These industrial and geopolitical forces increased their support for federal chip legislation. For chipmakers, it has been clear since the Trump administration that US manufacturing would be encouraged and imports would be threatened by trade restrictions. The final bill attracted both a rare measure of bipartisan support in Congress and a rare endorsement of industrial policy.
In recent months, the chip market cycle has swung downward. Covid-related lockdowns in China, the war in Ukraine and inflation have taken a toll on consumer spending, as many economies struggle or are heading into recession.
PC shipments, for example, are expected to decline about 13 percent this year, according to research firm IDC. Smartphone sales are also weak.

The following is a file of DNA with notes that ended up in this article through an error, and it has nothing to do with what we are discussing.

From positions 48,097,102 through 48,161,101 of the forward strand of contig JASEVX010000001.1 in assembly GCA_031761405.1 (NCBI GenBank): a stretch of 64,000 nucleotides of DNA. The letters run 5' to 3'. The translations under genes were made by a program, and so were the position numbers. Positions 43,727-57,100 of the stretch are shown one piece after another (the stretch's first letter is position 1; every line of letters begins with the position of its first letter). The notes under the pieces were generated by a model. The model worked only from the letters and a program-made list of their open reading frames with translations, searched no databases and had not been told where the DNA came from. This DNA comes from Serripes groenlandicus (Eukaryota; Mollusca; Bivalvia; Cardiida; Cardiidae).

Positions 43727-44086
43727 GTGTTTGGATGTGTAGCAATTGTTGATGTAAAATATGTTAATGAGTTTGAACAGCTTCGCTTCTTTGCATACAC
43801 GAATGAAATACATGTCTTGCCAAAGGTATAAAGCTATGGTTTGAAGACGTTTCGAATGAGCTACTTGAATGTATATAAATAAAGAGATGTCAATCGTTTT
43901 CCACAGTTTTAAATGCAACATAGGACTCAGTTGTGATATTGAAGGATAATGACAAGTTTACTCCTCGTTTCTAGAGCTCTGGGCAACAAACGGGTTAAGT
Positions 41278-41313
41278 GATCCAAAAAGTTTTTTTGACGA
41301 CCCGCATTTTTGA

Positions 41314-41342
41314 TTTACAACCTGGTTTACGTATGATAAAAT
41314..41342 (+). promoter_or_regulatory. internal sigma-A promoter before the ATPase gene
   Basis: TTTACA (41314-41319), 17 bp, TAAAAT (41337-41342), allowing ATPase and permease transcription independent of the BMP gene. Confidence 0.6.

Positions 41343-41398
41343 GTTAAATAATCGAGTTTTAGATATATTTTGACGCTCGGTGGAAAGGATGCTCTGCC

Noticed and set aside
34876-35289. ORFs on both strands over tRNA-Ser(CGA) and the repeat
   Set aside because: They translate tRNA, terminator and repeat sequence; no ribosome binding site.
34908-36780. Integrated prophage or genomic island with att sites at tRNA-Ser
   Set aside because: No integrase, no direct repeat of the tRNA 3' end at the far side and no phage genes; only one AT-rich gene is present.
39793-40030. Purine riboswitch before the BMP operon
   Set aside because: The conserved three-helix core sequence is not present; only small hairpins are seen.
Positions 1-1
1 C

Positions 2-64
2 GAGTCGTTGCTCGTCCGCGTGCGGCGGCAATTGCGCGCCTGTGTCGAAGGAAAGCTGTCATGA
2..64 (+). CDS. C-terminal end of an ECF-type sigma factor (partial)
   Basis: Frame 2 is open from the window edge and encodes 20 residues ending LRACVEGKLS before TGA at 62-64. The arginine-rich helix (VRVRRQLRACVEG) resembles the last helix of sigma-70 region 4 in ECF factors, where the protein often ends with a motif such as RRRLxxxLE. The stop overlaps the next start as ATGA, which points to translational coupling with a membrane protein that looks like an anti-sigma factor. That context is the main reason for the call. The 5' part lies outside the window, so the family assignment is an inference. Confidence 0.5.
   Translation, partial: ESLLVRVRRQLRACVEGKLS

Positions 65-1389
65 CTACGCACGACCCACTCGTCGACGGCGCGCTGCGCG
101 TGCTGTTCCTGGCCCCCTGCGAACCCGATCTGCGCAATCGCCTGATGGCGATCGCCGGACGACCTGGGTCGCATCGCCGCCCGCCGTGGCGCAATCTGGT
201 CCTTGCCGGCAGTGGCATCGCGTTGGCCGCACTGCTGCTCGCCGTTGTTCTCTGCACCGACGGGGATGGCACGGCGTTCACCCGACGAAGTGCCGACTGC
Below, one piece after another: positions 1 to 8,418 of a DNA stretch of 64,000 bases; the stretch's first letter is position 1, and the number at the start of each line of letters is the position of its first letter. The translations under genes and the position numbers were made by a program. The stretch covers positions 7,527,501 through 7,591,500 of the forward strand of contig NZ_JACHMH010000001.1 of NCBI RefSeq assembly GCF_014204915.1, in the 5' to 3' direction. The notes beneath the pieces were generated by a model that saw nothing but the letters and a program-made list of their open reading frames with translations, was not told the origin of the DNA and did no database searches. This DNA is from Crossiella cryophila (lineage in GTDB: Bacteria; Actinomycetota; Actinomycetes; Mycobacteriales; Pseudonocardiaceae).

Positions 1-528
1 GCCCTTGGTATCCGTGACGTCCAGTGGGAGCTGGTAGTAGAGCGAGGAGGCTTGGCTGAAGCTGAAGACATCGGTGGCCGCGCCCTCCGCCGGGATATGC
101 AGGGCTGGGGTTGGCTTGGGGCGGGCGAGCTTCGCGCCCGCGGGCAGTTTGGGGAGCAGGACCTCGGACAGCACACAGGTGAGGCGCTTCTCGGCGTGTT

Micron is a leading producer of memory and data storage chips used in personal computers, smartphones, data centers, automobiles, and a host of other electronic products. The company, based in Boise, Idaho, reported a 20 percent drop in sales last quarter, to $6.64 billion, and a 45 percent profit drop, to $1.49 billion.
But beyond the current cycle, the demand for memory chips is expected to grow, doubling by the end of the decade, according to industry estimates.
The company joins other major chip manufacturers in expanding their operations in the United States. Relying on investment incentives, Intel announced in January its plan to invest $20 billion to build two chip factories in Ohio.
In late 2021, Samsung said it would build a $17 billion factory in Texas. She later raised the possibility of adding more in the state with a total long-term investment of close to $200 billion. In 2020, Taiwan Semiconductor Manufacturing Company announced that it will build a $12 billion plant in Arizona.
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